Chemotherapy spanned over a long 6-month time period from December 26th until her last dose of chemo on Mother’s Day, May 14, 2017. Teagan’s chemotherapy included 6 rounds of chemo, inpatient stays of 5-9 days. I am not sure how better to put this, but chemotherapy was a long and extremely rough journey. Little did we know, but right from the start Teagan also caught Norovirus (extreme vomiting and diarrhea) that did not end for the next three weeks while in the hospital. I remember wondering to myself how we were going to make it through 6 months of treatments if they all were going to be this daunting. However, when Teagan was in her hospital isolation room, wearing her Elsa pajamas, surrounded by her toys and snacks (puffs and goldfish), and mesmerized by watching Frozen, it provided me with deep joy.
We soon learned that the inpatient chemotherapy stays were the most predictable parts of our lives. It was when we were at home, waiting for the next 7-10 days when things were the most difficult. During these times Teagan’s immune system disappeared, and we had to cautiously check her temperature regularly to see if any infections were brewing. Confusion set in for us as it was never clear whether Teagan would be okay at night, or if we should get her immediately to the ER, we lived in fear of making the wrong decision. Many a nights Teagan would wake up puking, so we often had to go to ER to see whether it was her shunt or the chemotherapy side effects.
The saddest part about the chemotherapy was in between her treatments where her immune system would “tank” and she would have no absolute neutrophil count (the white blood cells that fight against infection). During this time, we could not have Teagan around any other children (including her brother and best friend Judd) and she had to stay at home away from any other potential germs.
Throughout Teagan’s chemotherapy she got the Norovirus twice, Respiratory Synctial Virus (RSV) once with temps reaching 105, Clostridium difficile (c-diff) which is extremely stinky and fierce diarrhea, mucositis (painful inflammation and ulceration of the mucous membranes lining the digestive tract), and hives. In addition, her shunt was adjusted in December as the Norovirus symptoms appeared as if her shunt was not allowing enough cerebral spinal fluid out of her ventricles in her head, so the doctors opened her drain to allow for more drainage. Four months later, as we lay next to Teagan when she did not wake up and slept for three days straight, we found out her shunt was over draining. I remember staring out the window and wondering, “are were going to lose our baby at this point, as Teagan’s eyes had gone cross eyed, she was not talking, she was not eating, she was not moving her limbs, and she would only lay flat.” The oncologists were questioning the shunt and the Neurologist were questioning the side effects of chemotherapy and no one could quite figure it out.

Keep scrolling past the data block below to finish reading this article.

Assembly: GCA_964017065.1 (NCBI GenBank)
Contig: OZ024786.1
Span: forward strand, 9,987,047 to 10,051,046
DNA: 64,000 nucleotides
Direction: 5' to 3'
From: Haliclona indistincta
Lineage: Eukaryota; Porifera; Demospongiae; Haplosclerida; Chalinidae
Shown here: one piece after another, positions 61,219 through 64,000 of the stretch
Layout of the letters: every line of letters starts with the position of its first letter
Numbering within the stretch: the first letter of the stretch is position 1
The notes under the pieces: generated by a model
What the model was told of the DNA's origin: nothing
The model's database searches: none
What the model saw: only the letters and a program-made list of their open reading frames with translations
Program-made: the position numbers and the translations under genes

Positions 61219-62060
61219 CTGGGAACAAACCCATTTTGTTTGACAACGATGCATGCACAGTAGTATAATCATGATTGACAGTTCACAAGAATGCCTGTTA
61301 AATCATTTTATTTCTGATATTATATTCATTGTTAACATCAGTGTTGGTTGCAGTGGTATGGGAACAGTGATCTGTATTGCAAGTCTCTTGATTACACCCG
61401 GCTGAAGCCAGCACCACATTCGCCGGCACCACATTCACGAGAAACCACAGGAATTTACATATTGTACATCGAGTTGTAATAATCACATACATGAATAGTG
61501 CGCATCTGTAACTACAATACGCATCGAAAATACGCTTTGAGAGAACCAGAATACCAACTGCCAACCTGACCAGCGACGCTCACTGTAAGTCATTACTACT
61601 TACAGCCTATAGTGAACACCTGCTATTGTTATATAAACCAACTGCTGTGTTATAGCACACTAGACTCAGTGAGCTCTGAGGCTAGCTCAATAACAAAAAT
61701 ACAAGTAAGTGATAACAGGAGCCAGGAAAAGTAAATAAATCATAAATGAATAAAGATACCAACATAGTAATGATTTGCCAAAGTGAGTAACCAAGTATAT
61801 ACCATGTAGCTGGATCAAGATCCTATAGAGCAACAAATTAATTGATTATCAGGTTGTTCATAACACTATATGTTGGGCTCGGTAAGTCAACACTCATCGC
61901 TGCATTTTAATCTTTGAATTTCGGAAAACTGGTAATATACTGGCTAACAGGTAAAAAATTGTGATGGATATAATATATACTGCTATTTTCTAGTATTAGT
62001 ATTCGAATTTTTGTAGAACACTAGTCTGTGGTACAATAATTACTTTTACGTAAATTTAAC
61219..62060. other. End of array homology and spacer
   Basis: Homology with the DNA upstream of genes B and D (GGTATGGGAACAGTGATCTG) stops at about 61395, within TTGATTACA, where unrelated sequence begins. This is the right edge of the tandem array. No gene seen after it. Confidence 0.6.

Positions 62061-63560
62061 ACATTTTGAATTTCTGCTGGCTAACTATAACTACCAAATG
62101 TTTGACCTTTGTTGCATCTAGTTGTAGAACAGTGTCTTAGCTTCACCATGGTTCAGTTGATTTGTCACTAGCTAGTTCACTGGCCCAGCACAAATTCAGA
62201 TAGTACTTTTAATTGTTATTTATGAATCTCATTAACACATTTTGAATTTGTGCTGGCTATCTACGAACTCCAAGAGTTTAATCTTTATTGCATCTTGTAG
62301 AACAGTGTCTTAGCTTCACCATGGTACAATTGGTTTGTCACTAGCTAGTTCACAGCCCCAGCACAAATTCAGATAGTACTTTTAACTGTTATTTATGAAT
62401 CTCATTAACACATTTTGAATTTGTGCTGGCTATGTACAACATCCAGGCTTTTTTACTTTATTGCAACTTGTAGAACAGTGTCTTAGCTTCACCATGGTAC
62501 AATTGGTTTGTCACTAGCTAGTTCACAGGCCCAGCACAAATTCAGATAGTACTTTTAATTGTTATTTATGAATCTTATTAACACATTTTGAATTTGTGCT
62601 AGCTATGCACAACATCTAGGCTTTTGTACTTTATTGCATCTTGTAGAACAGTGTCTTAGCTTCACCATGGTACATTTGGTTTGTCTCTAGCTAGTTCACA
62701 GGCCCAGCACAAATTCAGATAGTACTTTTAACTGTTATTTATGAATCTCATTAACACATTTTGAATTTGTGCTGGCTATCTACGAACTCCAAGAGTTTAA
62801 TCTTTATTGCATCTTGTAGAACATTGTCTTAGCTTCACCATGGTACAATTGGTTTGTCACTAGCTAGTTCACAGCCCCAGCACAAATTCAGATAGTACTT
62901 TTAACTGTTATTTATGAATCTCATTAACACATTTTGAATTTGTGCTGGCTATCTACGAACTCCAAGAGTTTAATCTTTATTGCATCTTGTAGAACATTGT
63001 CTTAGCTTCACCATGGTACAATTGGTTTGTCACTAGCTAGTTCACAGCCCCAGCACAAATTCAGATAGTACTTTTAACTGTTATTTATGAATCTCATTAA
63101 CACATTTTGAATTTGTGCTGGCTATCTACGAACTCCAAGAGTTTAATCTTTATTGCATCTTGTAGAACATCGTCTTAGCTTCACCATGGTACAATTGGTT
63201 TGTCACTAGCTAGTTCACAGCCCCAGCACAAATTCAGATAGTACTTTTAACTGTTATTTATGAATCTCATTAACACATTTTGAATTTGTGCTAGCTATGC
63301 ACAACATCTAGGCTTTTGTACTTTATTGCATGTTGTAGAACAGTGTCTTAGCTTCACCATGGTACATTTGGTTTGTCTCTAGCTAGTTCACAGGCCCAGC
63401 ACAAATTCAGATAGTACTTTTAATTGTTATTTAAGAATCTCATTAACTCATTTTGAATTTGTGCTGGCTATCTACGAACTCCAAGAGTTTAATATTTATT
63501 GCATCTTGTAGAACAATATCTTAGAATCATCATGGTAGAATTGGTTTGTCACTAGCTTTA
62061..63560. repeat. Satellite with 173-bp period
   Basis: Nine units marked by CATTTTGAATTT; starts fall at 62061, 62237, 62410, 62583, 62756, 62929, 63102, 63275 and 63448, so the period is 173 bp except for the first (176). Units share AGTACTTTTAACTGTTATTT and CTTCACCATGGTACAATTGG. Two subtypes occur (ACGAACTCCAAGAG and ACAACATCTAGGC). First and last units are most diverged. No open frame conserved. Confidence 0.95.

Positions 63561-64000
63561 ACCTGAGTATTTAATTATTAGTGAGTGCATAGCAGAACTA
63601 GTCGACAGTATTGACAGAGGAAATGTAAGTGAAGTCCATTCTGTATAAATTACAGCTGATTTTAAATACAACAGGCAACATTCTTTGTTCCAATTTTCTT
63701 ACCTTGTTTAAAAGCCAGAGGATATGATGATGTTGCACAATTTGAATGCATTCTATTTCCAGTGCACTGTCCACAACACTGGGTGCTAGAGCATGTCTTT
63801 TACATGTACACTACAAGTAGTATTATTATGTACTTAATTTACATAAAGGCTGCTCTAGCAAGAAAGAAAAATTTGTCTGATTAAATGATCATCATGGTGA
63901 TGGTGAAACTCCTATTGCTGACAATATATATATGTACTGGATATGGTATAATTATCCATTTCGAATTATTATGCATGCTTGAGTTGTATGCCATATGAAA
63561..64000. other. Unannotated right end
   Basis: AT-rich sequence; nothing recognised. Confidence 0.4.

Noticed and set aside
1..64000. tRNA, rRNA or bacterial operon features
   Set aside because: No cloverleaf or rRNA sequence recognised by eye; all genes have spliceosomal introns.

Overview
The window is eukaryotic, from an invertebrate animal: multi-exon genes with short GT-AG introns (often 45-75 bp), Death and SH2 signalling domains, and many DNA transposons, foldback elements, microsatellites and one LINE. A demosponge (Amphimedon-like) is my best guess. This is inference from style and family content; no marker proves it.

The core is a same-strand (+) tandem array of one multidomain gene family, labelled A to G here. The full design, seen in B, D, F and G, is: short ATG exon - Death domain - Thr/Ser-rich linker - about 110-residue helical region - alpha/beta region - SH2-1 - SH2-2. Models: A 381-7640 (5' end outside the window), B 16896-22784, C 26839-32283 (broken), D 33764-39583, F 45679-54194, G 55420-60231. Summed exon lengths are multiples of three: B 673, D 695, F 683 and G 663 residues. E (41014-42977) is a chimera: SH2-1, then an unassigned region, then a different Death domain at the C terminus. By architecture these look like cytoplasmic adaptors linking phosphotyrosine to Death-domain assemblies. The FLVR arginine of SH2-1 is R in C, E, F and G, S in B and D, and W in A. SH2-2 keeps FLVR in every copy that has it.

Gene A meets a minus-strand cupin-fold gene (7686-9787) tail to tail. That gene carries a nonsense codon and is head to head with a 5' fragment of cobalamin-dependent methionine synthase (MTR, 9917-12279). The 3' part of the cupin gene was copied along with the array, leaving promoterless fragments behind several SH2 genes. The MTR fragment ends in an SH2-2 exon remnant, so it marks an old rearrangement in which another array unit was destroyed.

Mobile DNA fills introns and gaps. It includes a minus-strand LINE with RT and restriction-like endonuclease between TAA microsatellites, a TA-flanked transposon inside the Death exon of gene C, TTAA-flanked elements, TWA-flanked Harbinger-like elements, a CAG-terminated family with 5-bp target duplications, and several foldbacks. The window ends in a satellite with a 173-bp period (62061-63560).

We finally could take Teagan home after she was able to keep down a little fluids and food. She came home and immediately continued to lay flat for the entire day on the floor. I stared and began praying as I was beside myself wondering if we would get our baby back. My husband spent hours researching on the internet. He figured out from two studies he found that her shunt was likely over draining. We called our Neuro-Oncology Nurse that day and we could get her in to adjust the shunt and close it back up to 1.0. Exactly 24 hours later, Teagan’s eyes uncrossed, she began to talk, she wanted to walk, and she came back to us. It was truly amazing to watch this unfold.
Teagan finished round five of chemotherapy on April 18th. She was remarkable during chemo – riding around on her IV pole and making friends. For Teagan’s last round of chemotherapy, on Mother’s Day, she did not have to return for an inpatient hospitalization—despite catching c-diff diarrhea and the Corona virus (cold) without an immune system. How many of us, with our immune systems at full strength, could do the same?
This was truly miraculous!